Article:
as blisters and longitudinal splits in fungicides e.g. Amistar
the bark. The lesions appear as bright Top 325SC, Cupravit.
yellow, angular spots on the upper
surface of leaves. Early and severe
defoliation also may reduce yields
and stimulate the production of new
leaves and buds late in the growing
season. They first develop as small,
brownish spots with green halos on
mature, yellow fruit. The lesions are
sunken and extend into the fruit.
Armillaria root

Infected peach trees wilt suddenly Remove the infected
rot and die. plants in the affected
(Armillaria mellea) Cutting through the bark at the base area followed by wound
of the trunk will reveal the fungus as a paint treatment.
thin white strip.
Anthracnose Small chlorotic spots appear on the Pruning of dead
(Colletotrichum fruit surface. The spots gradually branches and twigs
spp) enlarge and become noticeable Use recommended fun-
as circular, sunken, tan lesions on gicides e.g copper based
ripening fruit. fungicides.
The sunken lesions have a glistening
or slimy surface.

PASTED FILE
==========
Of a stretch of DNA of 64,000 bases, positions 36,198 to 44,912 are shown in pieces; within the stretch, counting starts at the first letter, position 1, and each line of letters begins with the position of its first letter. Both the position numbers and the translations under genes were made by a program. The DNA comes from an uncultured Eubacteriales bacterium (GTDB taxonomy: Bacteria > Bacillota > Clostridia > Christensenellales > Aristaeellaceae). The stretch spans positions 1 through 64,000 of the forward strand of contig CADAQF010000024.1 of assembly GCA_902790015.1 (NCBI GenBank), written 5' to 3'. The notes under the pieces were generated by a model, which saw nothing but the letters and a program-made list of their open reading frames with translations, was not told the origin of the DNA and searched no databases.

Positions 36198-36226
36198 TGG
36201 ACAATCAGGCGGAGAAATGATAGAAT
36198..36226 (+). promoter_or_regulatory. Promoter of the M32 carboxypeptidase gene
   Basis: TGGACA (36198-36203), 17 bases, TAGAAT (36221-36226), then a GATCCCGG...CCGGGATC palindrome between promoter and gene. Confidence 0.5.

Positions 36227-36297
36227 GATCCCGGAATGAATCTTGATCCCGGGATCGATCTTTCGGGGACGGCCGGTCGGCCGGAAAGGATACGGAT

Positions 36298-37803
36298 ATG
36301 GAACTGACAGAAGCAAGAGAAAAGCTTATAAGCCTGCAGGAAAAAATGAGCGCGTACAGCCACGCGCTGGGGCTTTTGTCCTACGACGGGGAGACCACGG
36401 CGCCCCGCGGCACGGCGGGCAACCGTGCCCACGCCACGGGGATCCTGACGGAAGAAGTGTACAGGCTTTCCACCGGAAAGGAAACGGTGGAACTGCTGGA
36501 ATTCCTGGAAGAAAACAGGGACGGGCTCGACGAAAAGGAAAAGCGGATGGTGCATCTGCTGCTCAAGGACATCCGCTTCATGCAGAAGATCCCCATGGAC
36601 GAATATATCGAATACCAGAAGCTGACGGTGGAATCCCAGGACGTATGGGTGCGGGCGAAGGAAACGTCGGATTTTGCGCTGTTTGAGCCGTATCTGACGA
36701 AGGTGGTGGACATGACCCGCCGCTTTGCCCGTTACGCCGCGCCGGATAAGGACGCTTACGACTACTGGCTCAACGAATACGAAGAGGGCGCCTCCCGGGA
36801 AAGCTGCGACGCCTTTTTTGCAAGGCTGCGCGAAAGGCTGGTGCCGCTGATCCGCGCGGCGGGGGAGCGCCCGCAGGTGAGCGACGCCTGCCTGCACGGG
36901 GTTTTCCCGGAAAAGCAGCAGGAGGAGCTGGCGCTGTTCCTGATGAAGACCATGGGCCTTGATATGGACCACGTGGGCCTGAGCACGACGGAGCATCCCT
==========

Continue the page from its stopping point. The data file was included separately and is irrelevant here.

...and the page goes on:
1. Harvesting

A fully productive orchard (about 9 – 12 years old) can produce around 15 tons/ ha. Under optimal growing conditions and good husbandry 25 – 30 tons per Ha can be achieved. Peaches begin bearing a commercial crop in their 3rd or 4th year and reach full production at 9 – 12 years of age. The trees have a life span of 15 – 20 years. Care should be taken when harvesting since the flesh is very tender and prone to damage. Fruits should be picked when nearly mature and firm. Peaches do not ripen uniformly on the tree and it is therefore necessary to carry out several picking operations at 2 day intervals. Ripe fruits will readily detach from the tree with a slight twist.

Post harvest management

The fruits will not keep for long under room temperature and should be kept in a cool place. The fruits may be stored for 1 – 2 weeks at 10 0C after harvesting. Boxes lined with cotton prevent the skin from damage.

  1. Utilization

Peaches are consumed fresh or processed into jams, juices and nectars.

  1. Marketing

The fruits are marketed locally.